UPDATED ON: May 1st, 2015
SALEM, Ore.-Deer and elk archery begins Aug. 24, but bowhunters will be facing high fire danger and some closures and access restrictions as the season opens. Hunters are asked to use extreme caution and follow all fire restrictions while in the field.
Oregon Department of Forestry (ODF) says the fire danger this season is unprecedented and record resources are tied up in firefighting. So far for 2013, close to 80,000 acres of land protected by ODF have burned, which is eight times the 10-year average. More than 4,000 firefighters have been deployed at one time to fight fires.
Public land managers like the Umpqua National Forest, where the Whiskey Complex Fires are burning and access is restricted for a portion of the Tiller Ranger District, are aware of archery seasons. Land managers are continuously re-evaluating the fire situation and will restore access to restricted areas as soon as they are able. Check with the national forest where you are headed or BLM for information before heading afield. Hunters travelling should also check for any road closures such as a current closure for Hwy 58.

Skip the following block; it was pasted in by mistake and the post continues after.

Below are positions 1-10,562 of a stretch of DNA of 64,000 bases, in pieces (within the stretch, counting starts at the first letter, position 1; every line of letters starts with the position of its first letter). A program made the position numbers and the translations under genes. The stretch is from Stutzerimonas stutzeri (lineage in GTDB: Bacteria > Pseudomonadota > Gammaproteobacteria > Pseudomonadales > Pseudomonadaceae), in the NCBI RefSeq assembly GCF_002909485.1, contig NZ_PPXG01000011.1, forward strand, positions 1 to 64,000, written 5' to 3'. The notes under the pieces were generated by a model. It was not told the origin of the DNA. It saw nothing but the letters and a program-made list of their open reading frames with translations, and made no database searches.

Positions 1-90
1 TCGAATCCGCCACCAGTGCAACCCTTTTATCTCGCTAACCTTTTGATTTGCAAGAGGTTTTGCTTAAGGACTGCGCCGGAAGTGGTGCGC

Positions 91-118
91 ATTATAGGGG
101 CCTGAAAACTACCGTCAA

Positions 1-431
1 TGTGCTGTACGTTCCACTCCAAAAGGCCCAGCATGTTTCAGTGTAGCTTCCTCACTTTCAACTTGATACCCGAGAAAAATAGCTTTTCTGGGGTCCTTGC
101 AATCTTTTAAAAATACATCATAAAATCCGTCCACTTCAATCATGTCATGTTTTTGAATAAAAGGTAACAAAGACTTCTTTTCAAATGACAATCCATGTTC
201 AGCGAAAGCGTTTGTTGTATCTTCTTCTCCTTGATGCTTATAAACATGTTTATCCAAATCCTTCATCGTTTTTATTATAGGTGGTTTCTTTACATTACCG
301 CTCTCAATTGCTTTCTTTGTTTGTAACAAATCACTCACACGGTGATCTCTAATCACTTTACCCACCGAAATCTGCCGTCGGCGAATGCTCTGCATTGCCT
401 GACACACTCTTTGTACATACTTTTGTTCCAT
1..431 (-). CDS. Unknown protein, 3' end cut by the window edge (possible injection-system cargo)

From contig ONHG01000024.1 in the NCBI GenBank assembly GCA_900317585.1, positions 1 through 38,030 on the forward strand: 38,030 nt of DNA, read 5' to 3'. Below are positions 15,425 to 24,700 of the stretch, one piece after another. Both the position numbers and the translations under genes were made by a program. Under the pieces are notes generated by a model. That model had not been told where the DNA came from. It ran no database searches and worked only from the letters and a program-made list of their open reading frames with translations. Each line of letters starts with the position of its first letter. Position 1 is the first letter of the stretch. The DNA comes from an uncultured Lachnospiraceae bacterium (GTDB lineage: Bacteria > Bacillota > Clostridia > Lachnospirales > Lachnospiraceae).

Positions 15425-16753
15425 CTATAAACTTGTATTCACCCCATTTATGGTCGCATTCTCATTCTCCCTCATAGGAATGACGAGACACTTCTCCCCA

At this time, many private forestland owners that normally allow hunters on their land have closed access due to the high fire danger. “Landowners may have no other choice but to restrict access as a fire prevention strategy,” explained Mike Dykzeul, Director, Forest Protection for the Oregon Forest Industries Council (OFIC).
OFIC keeps a list of their members’ current public access status on the Oregon Department of Forestry website. Hunters should check this list (see “Corporate Closures in Effect”) or contact the landowner before heading afield. This list is updated whenever there is a change so check back frequently.
Hunters and others planning trips into Oregon’s wild areas should be prepared to be flexible with their plans if they encounter access restrictions. ODFW does not close hunting seasons due to fire danger. Hunters may need to hunt in a different area if their favorite hunting spot is the site of an active fire or if a private landowner has closed access due to high or extreme fire danger.
ODF, OFIC and ODFW also remind archery hunters to follow all fire restrictions. The ones below are some of the most common:
• No smoking
• No campfires except in approved campgrounds
• No off-road driving
• No exploding targets or tracer ammunition
Hunters should also be prepared to comply with fire-related restrictions by walking on roads that have been closed to vehicle traffic, carrying fire safety equipment such as shovels, axes and water into camp, and cooking on a gas stove not an open fire.